• Watching movies and discussing their messages and characters • Teens are encouraged to take on leadership roles and engage in national service • Helping Tzedek graduates to choose a career, to select appropriate higher education and to obtain scholarships • Teaching children about the dangers of drugs and alcohol abuse
• Outdoor activities, sports and games promote health and teamwork • Discussions with trained counselors provide personal support • Therapeutic, drama & music activities boost children's confidence • Organizing Bar Mitzvah and Bat Mitzvah celebrations for poor children
• Charity projects encourage participation in the community • Neighborhood clean-up projects teach children to care for the environment • Social justice activities foster mutual respect and unity between different ethnic groups
Finding Their Voices
Tzedek uses the magic of music to build children's confidence and self-esteem, giving each child opportunities to stand in the spotlight. They also record their songs in professional recording studios and learn about what it takes to become a star. The training and encouragement that the kids receive in the choir helps them to succeed in school and in life. The Tzedek choirs have been invited to perform in Jewish communities around Israel and Europe, sharing their joy and enthusiasm for Israeli music.
Tzedek's Dedicated Team Rabbi Paul Roitman zt"l, Founder of Tzedek Born in Poland and brought up in Paris, Paul joined the partisans during World War 2 to help Jews escape from the Nazis. He was captured but managed to escape from prison and assisted many Jewish to escape from France to Switzerland and Spain. After the war he became involved in rebuilding the Jewish communities and helping people to emigrate to Israel. He made Aliyah in 1970 and recognized the need to help young people in disadvantaged neighborhoods. He established three educational institutions and founded the Tzedek youth movement to help every Jewish child to become a successful citizen of Israel.
Claude Bloch President of Tzedek Claude Bloch was born in France and, orphaned at the age of 4, survived the War as a hidden child. He met Rabbi Paul Roitman through his youth movement and was inspired to get involved in Jewish life in post-war France. He also established a successful electronics business, which he continued to run from Israel when he made Aliyah. Rabbi Roitman invited him to take over the voluntary leadership of Tzedek in 1997.
Shlomi Amar Director of Tzedek Olivier Granillic Communications Director Born in 1967, Olivier made Aliyah in 1987 and studied Sociology and Economics at Bar Ilan University. Since 1994 he has worked for Tzedek in many different roles, today managing the organization's external relations. He also writes articles for international Jewish publications.
Shlomi was involved in Jewish youth activities in Paris. He made Aliyah at the age of 18 and served as a Paratrooper in the Israeli Army. He gained his BA and MA degrees in Social Psychology from Bar Ilan University and his MBA from the Hebrew University. He has dedicated his life to the welfare of children in Israel.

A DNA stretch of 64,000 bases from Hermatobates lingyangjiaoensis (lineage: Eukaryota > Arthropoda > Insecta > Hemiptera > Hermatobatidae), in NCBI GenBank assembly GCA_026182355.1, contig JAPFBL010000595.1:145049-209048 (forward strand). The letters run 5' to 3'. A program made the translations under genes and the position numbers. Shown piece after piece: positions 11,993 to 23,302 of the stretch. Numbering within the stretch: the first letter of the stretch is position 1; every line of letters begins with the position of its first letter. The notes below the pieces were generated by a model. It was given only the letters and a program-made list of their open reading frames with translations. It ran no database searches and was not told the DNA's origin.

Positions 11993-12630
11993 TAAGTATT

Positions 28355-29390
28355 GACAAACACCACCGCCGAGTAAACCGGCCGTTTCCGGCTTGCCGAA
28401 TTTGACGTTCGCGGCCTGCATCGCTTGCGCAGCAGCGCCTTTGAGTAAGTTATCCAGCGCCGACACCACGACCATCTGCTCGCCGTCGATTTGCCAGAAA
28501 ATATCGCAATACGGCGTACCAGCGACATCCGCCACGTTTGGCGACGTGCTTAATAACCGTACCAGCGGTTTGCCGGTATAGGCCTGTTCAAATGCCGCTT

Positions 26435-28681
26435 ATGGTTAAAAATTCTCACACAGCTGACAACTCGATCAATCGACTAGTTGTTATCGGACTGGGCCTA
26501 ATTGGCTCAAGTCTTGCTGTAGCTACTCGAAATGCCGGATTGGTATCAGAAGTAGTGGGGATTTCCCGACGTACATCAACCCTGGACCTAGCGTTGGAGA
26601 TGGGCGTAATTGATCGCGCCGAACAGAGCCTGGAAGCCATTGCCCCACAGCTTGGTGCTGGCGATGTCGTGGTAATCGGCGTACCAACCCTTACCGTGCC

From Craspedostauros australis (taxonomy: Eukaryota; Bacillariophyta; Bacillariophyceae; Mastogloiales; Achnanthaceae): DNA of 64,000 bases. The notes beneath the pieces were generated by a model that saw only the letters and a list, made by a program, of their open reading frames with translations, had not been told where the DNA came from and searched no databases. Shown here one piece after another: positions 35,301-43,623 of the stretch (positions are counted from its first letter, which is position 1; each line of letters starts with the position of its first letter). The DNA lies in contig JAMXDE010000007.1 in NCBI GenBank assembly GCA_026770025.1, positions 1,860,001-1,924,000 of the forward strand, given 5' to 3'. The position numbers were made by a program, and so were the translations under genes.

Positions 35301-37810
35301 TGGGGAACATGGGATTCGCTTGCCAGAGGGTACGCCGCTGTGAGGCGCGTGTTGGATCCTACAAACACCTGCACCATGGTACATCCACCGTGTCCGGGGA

Jeanne Vassal Financial Controller
Ze'ev Saslow Branch Manager
Jeanne qualified as a Management Consultant at one of the top business schools in France, and worked as a consultant for the international Organization for Economic Development. She went on to set up a group of business schools and she also wrote a number of French language text books for foreign students. Jeanne made Aliyah in 1984 and since then she has dedicated herself to voluntary work, including helping Tzedek with all aspects of their financial administration.
Zev came to Israel from the United States with his parents at the age of 3, and grew up in Jerusalem. He has been involved with Tzedek for almost 15 years, as a branch manager. Ze'ev is now involved with the national management of Tzedek, with responsibility for directing its educational activities and training programs.
Tzedek's Board of Management Jeff Boussidan Claude Bloch Jacky Bronstein Micheline Cohen Robert Fischel Myriam Gartner Jacques Grouchko Isabelle Puderbeutel Elie Sebban CĂŠcile Spira Yves Stoleru Jeanne Vassal Gilles Zerbib Paul Zylberman
Signs of Success Child Graduate Counselor
Graduation Rate among Tzedek Members
83% Average Graduation Rate in Israel
53% IDF Participation Rate among Tzedek Graduates
Average Participation Rate in the Israeli Army
Many of today's Tzedek counselors were themselves Tzedek members, who have learned valuable life skills and acquired the confidence to become role models for others. Understanding how important Tzedek was for them during their formative years, they now dedicate themselves to mentoring younger kids. The circle of giving continues.